VEGANISM: The Next Stage in Human (R)evolution?

VEGANISM: The Next Stage in Human (R)evolution?

“There is no fundamental difference between man and animals in their ability to feel pleasure and pain, happiness, and misery.” – Charles Darwin.

This feels like a fitting way to open up today’s blog, Charles Darwin, scientist behind the knowledge of evolution. The other day I was thinking about the meaning of evolution… to evolve, to develop and survive. The process that connects us to all other living species that adapt to their environment, to use a Darwinian example, the ground finches on the Galapagos Islands that developed smaller beaks to eat smaller nuts so they could avoid invasion from other birds eating their food.

I started to think about how humans have evolved and thought of nothing. But after discussing with a friend I realised, I’m being harsh, humans have evolved hugely when it comes to creating ease to our lives. Look around you now. We did that. We’ve built new machinery, advanced technology, and lifestyle comforts. But then I understood why I didn’t count that as “proper evolution” because it seems we have created our own “environment” rather than adapting to the one around us, in fact, we’re destroying our environment and in turn, jeopardising our future survival.

It’s all well and good recycling a plastic bag and riding your bike when you remember. But in fact, the biggest contributor to climate change and planet destruction is sadly the production of meat and dairy. Yes, I’m afraid to say, a meat-eating diet is not the way to go if you want to help the planet.

I don’t need to throw a bunch of statistics at you when it’s quite simple to understand. Think about the amount of water, fossil fuels (for tractors) and resources we use just to feed grains. Now imagine a cow, let’s call her Daisy. Daisy is fed these grains that have been produced as well as gallons and gallons of water (2400 gallons of water to produce one pound of beef to be specific). Ever heard of methane before? I visualise it as the ‘farty’ gas that animals (particularly cows) produce as well as the acres of cesspools of faeces from farm animals. So, the more farming, the more methane, and just to give you a measure, methane is more than 25 times more destructive than carbon dioxide for trapping heat into the atmosphere (source: Peta). So after all the methane contribution that Daisy has produced, blissfully unaware, she is now deemed “ready” to be killed (that’s another story). Daisy’s corpse is transported across land and sea in trucks that pump fossil fuels into the sky, all the way to be packaged (in plastic and cling film), refrigerated (using electric), stocked and then finally cooked (probably using gas), soaked in sauce and consumed in approximately 5 minutes. Wow, that’s a lot of resources wasted because you like the taste.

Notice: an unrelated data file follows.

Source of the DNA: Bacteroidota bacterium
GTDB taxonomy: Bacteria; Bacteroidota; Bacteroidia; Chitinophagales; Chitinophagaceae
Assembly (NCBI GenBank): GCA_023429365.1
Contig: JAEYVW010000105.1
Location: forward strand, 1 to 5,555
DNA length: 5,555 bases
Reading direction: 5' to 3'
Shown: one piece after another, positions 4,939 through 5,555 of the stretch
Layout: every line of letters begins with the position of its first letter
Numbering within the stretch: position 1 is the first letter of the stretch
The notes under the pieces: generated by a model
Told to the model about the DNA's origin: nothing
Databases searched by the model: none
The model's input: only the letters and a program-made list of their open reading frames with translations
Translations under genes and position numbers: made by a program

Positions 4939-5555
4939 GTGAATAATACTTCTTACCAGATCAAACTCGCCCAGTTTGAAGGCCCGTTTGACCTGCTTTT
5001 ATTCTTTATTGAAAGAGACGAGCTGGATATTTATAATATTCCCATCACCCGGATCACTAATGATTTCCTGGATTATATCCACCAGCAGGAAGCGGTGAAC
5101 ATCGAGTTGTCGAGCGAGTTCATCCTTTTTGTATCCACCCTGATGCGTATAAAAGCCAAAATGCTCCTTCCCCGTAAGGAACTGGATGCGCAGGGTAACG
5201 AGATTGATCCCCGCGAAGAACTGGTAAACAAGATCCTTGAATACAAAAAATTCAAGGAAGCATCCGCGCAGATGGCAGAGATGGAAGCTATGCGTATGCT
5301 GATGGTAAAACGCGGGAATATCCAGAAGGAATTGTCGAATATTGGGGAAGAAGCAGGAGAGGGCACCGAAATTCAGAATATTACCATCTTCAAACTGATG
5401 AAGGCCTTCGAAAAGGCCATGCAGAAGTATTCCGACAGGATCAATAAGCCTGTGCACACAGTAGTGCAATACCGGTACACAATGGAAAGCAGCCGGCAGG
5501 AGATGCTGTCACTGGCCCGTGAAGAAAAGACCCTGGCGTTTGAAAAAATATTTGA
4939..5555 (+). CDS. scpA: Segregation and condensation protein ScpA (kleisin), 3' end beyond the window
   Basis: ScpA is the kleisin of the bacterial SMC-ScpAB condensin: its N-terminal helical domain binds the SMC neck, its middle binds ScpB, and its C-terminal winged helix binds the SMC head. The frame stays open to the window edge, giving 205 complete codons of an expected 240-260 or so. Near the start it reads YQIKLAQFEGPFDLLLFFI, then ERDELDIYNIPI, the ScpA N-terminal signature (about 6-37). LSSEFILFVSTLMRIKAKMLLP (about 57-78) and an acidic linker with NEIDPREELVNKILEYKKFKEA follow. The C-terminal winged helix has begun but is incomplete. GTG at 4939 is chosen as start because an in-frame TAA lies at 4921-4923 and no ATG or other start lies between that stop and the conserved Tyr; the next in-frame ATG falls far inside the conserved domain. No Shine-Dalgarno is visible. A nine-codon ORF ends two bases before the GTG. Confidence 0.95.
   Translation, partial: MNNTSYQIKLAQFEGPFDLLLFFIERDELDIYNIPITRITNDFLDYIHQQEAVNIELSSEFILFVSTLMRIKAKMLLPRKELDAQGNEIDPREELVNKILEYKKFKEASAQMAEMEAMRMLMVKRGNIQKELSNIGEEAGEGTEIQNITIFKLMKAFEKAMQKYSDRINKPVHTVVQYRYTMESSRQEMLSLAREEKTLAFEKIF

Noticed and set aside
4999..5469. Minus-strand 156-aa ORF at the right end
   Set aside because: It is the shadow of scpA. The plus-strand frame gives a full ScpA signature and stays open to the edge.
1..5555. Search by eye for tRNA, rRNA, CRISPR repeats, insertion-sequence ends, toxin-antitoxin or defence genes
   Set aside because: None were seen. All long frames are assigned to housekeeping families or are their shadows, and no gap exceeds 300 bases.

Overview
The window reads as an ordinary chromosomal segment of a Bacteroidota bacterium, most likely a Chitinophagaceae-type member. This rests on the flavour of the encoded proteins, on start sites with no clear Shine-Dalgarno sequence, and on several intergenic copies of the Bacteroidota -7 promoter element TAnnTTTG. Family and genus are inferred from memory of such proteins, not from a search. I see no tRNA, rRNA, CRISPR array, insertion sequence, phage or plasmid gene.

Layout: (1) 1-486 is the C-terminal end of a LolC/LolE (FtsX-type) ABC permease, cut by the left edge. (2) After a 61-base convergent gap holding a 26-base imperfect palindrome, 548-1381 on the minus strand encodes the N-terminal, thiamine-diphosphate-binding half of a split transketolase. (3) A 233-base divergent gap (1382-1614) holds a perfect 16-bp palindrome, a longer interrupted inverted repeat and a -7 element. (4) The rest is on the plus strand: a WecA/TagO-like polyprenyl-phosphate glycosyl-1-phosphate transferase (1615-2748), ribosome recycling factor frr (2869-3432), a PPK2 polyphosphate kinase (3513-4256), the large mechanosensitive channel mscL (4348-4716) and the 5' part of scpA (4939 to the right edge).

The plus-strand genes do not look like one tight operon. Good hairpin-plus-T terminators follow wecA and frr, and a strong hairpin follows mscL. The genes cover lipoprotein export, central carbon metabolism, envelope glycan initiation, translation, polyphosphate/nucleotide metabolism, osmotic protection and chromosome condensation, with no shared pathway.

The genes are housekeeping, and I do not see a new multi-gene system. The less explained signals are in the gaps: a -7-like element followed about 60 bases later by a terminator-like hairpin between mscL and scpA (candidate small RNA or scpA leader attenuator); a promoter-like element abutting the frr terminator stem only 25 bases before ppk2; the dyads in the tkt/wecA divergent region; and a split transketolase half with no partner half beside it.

Now, this is just the beef (or milk) that’s been picked up the shelf, not to mention the amount of product that’s put to waste, which accounts for a third of meat produced, we’re looking at approximately 1.3 billion tonnes a year.

I’ve never been good at sticking with diets, going to the gym every week or keeping New Year’s resolutions, but veganism is different, and that’s why I avoid calling it a ‘diet’ or a ‘fad,’ it’s a lifestyle. There’s a choice, and I choose to be more conscious, whether it be about the planet, the animals, or my health… I have to put my money where my mouth is.

The arguments towards going vegan are endless (your health, the health of the environment and the fact we’re not slaughtering innocent animals) which seems convincing and compelling enough when the only counter-arguments are, ’Where do you get your protein from?’ well, where do you think the animals you’re eating get their protein from? That’s right folks, plants. Vegans on average have less nutrition deficiencies than non-vegans. Or another argument is , ‘There’s not enough land to grow enough vegetables for the world,’ well, there seems to be enough to grow vegetables for human consumption, all farm land animals and the grains to feed them. So, there must be enough space.

Be more conscious and empower yourself as a consumer to not contribute to the invisible structures that have a direct impact on the planet. Maybe we’re not ‘designed to meat’ but rather, ‘designed to make the world better.’

Let’s change the story. Go vegan.

Eliza

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